When not to contact your insurance company

When not to contact your insurance company
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The extreme TV advertising of insurance companies has led people to comparison shop their insurance in larger numbers than before. While that sounds like a good thing, the insurers don’t like it and have found a sneaky way to push back on your ability to jump ship for another company.

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Hidden dangers of roadside assistance and more

You know when your auto insurer offers roadside assistance as part of your policy? Have you ever used that roadside assistance? I hope not…

Some auto insurers that offer roadside assistance treat your use of it as an at-fault claim and put that through on your CLUE report. What’s a CLUE report? CLUE stands for Comprehensive Loss Underwriting Exchange. It’s a shared database insurance companies report to when you make a claim. If you have too many claims on your CLUE report, that could make you radioactive to other insurers for 3 years.
So here’s the rule No. 1: Never get roadside assistance from your own insurer. Get it from AAA or elsewhere.

Read more: Emergency roadside assistance app is an alternative to AAA
Second, a number of insurers are now also treating an inquiry where you call in and ask a simple benign question as something they slap through to your CLUE report!
What’s going on here? Basically, insurers are increasingly frustrated by comparison shoppers who have allegiances that can shift easily based on heavy TV advertising. So they’re trying to hit you with a mark of shame to make their competitors turn up their noses at you.
Doing sneaky, tricky things like putting a phone call as a claim — or the use of roadside assistance as a claim — shouldn’t be allowed. But LexisNexis — the company that maintains the CLUE report database — has no standards about this stuff, so insurers can put through anything they want as a claim.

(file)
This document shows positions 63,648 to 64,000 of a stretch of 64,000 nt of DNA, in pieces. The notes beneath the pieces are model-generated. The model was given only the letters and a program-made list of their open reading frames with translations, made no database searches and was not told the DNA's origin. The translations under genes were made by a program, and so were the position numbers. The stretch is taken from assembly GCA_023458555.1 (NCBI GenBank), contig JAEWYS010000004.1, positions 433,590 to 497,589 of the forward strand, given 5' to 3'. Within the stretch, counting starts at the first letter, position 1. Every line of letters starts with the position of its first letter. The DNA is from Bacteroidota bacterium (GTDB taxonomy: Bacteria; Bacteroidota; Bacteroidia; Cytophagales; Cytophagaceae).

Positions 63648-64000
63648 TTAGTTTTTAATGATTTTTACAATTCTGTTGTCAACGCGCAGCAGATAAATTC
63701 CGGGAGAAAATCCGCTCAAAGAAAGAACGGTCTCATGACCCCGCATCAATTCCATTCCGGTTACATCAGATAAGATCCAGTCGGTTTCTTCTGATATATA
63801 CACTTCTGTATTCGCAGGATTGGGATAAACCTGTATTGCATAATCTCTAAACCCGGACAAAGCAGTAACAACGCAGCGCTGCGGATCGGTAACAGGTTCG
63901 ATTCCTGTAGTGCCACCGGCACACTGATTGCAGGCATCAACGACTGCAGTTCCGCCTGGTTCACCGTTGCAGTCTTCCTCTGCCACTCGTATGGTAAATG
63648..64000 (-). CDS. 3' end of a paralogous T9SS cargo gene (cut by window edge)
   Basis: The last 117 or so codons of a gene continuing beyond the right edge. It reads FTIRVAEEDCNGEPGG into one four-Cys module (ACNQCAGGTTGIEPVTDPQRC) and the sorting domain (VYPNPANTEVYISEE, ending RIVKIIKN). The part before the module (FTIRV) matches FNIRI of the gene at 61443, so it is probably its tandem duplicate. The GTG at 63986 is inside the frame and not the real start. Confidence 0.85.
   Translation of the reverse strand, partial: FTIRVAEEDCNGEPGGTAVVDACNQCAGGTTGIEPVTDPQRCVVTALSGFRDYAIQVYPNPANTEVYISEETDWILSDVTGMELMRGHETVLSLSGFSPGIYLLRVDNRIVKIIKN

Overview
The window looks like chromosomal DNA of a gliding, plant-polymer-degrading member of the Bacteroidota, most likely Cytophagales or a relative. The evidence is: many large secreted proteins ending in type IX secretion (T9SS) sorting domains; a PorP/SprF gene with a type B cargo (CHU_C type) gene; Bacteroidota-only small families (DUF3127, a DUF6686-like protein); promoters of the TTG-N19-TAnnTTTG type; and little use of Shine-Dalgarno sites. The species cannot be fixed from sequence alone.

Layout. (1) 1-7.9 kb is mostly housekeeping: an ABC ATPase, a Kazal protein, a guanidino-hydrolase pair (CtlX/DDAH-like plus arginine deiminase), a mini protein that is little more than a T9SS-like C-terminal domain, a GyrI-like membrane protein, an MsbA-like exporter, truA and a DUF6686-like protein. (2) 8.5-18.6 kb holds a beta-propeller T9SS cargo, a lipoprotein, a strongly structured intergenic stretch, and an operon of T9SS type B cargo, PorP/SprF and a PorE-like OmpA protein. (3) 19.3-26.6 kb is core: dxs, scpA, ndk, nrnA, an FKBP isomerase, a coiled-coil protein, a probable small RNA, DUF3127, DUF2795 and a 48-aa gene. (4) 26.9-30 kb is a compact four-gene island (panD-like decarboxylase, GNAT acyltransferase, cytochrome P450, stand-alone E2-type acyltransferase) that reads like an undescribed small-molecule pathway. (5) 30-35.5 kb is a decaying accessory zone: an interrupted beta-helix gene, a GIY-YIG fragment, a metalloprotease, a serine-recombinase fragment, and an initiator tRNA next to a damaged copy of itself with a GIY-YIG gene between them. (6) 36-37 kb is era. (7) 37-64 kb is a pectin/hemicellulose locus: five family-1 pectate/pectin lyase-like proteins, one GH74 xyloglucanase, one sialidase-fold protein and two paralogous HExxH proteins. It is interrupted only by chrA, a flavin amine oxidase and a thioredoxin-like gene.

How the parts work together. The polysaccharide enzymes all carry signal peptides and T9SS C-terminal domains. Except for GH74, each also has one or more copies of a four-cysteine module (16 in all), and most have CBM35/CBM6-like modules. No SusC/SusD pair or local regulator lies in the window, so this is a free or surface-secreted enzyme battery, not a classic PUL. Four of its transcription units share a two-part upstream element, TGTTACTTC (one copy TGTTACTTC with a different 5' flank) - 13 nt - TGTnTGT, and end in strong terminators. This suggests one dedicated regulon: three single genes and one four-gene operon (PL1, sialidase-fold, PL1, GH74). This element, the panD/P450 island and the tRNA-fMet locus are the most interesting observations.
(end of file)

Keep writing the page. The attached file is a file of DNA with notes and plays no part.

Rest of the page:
One other thing to note: When it comes to making small but legitimate claims, I’ve been fierce as far back as I remember that you shouldn’t do this. What you should do instead is take the highest deductible that the insurer or your auto financier will allow and that you can afford. Typically that is a $1,000 deductible.
You *never* want to make a claim on auto insurance for something small like a cracked windshield because the consequences are so ugly. The insurer may surcharge you for a number of year; eliminate discounts you would otherwise qualify for; or mark you as I described above so you can’t shop with the competition.
You need to think of home and auto insurance as going back to its original purpose: For catastrophic circumstances only!

Read more: Best auto insurance companies

Clark Howard About the author: Clark Howard
Clark Howard is a consumer expert whose goal is to help you keep more of the money you make. His national radio show and website show you ways to put more money in your pocket, with advice you can trust.
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